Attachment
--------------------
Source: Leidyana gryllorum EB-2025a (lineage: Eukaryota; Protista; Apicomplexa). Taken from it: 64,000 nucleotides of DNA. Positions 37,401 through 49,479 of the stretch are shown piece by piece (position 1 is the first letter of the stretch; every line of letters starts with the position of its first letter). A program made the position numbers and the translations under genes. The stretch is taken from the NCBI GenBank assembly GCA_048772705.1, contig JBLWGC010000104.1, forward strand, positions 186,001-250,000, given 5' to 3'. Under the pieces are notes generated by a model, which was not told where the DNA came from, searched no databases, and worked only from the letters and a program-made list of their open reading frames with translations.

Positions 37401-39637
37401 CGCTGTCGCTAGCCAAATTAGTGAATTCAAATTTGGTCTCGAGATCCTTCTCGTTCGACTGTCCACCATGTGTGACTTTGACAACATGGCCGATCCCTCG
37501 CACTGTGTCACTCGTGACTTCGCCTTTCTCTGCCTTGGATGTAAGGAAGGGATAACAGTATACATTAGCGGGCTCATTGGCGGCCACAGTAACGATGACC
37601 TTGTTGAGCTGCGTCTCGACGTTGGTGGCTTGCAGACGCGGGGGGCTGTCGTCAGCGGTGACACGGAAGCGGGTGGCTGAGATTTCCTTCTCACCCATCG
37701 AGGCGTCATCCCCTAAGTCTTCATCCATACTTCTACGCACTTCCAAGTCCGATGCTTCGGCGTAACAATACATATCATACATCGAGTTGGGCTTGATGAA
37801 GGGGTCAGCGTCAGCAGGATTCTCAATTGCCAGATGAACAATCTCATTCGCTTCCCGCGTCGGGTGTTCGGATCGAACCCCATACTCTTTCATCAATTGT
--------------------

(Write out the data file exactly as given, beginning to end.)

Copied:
Source: Leidyana gryllorum EB-2025a (lineage: Eukaryota; Protista; Apicomplexa). Taken from it: 64,000 nucleotides of DNA. Positions 37,401 through 49,479 of the stretch are shown piece by piece (position 1 is the first letter of the stretch; every line of letters starts with the position of its first letter). A program made the position numbers and the translations under genes. The stretch is taken from the NCBI GenBank assembly GCA_048772705.1, contig JBLWGC010000104.1, forward strand, positions 186,001-250,000, given 5' to 3'. Under the pieces are notes generated by a model, which was not told where the DNA came from, searched no databases, and worked only from the letters and a program-made list of their open reading frames with translations.

Positions 37401-39637
37401 CGCTGTCGCTAGCCAAATTAGTGAATTCAAATTTGGTCTCGAGATCCTTCTCGTTCGACTGTCCACCATGTGTGACTTTGACAACATGGCCGATCCCTCG
37501 CACTGTGTCACTCGTGACTTCGCCTTTCTCTGCCTTGGATGTAAGGAAGGGATAACAGTATACATTAGCGGGCTCATTGGCGGCCACAGTAACGATGACC
37601 TTGTTGAGCTGCGTCTCGACGTTGGTGGCTTGCAGACGCGGGGGGCTGTCGTCAGCGGTGACACGGAAGCGGGTGGCTGAGATTTCCTTCTCACCCATCG
37701 AGGCGTCATCCCCTAAGTCTTCATCCATACTTCTACGCACTTCCAAGTCCGATGCTTCGGCGTAACAATACATATCATACATCGAGTTGGGCTTGATGAA
37801 GGGGTCAGCGTCAGCAGGATTCTCAATTGCCAGATGAACAATCTCATTCGCTTCCCGCGTCGGGTGTTCGGATCGAACCCCATACTCTTTCATCAATTGT